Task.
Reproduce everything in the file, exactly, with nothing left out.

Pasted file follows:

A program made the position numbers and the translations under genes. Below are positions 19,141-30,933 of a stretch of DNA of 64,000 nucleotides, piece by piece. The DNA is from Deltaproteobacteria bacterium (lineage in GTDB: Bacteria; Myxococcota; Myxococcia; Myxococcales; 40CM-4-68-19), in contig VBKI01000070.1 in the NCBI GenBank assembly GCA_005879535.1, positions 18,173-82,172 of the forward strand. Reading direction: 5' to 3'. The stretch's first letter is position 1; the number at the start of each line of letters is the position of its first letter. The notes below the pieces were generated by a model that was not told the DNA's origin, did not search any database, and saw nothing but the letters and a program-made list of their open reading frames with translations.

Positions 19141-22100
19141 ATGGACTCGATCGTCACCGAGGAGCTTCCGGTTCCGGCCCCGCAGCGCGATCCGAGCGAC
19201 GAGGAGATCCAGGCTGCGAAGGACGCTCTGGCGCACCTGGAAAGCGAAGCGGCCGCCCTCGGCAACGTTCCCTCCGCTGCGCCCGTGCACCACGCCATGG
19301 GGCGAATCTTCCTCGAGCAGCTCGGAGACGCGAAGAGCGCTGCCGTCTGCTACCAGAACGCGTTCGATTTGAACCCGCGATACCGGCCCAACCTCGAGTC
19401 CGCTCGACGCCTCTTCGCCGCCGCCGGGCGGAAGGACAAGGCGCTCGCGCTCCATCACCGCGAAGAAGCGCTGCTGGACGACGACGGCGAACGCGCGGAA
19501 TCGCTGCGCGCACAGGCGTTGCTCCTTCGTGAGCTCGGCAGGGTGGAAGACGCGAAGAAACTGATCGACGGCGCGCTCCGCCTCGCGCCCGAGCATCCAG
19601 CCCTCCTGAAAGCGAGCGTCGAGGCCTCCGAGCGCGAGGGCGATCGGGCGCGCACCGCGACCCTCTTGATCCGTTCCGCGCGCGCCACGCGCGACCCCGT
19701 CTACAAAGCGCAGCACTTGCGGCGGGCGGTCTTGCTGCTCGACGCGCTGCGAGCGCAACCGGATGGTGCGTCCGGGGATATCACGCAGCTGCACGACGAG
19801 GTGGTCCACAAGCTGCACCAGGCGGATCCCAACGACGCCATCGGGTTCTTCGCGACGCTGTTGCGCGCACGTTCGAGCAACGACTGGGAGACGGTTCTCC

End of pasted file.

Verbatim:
A program made the position numbers and the translations under genes. Below are positions 19,141-30,933 of a stretch of DNA of 64,000 nucleotides, piece by piece. The DNA is from Deltaproteobacteria bacterium (lineage in GTDB: Bacteria; Myxococcota; Myxococcia; Myxococcales; 40CM-4-68-19), in contig VBKI01000070.1 in the NCBI GenBank assembly GCA_005879535.1, positions 18,173-82,172 of the forward strand. Reading direction: 5' to 3'. The stretch's first letter is position 1; the number at the start of each line of letters is the position of its first letter. The notes below the pieces were generated by a model that was not told the DNA's origin, did not search any database, and saw nothing but the letters and a program-made list of their open reading frames with translations.

Positions 19141-22100
19141 ATGGACTCGATCGTCACCGAGGAGCTTCCGGTTCCGGCCCCGCAGCGCGATCCGAGCGAC
19201 GAGGAGATCCAGGCTGCGAAGGACGCTCTGGCGCACCTGGAAAGCGAAGCGGCCGCCCTCGGCAACGTTCCCTCCGCTGCGCCCGTGCACCACGCCATGG
19301 GGCGAATCTTCCTCGAGCAGCTCGGAGACGCGAAGAGCGCTGCCGTCTGCTACCAGAACGCGTTCGATTTGAACCCGCGATACCGGCCCAACCTCGAGTC
19401 CGCTCGACGCCTCTTCGCCGCCGCCGGGCGGAAGGACAAGGCGCTCGCGCTCCATCACCGCGAAGAAGCGCTGCTGGACGACGACGGCGAACGCGCGGAA
19501 TCGCTGCGCGCACAGGCGTTGCTCCTTCGTGAGCTCGGCAGGGTGGAAGACGCGAAGAAACTGATCGACGGCGCGCTCCGCCTCGCGCCCGAGCATCCAG
19601 CCCTCCTGAAAGCGAGCGTCGAGGCCTCCGAGCGCGAGGGCGATCGGGCGCGCACCGCGACCCTCTTGATCCGTTCCGCGCGCGCCACGCGCGACCCCGT
19701 CTACAAAGCGCAGCACTTGCGGCGGGCGGTCTTGCTGCTCGACGCGCTGCGAGCGCAACCGGATGGTGCGTCCGGGGATATCACGCAGCTGCACGACGAG
19801 GTGGTCCACAAGCTGCACCAGGCGGATCCCAACGACGCCATCGGGTTCTTCGCGACGCTGTTGCGCGCACGTTCGAGCAACGACTGGGAGACGGTTCTCC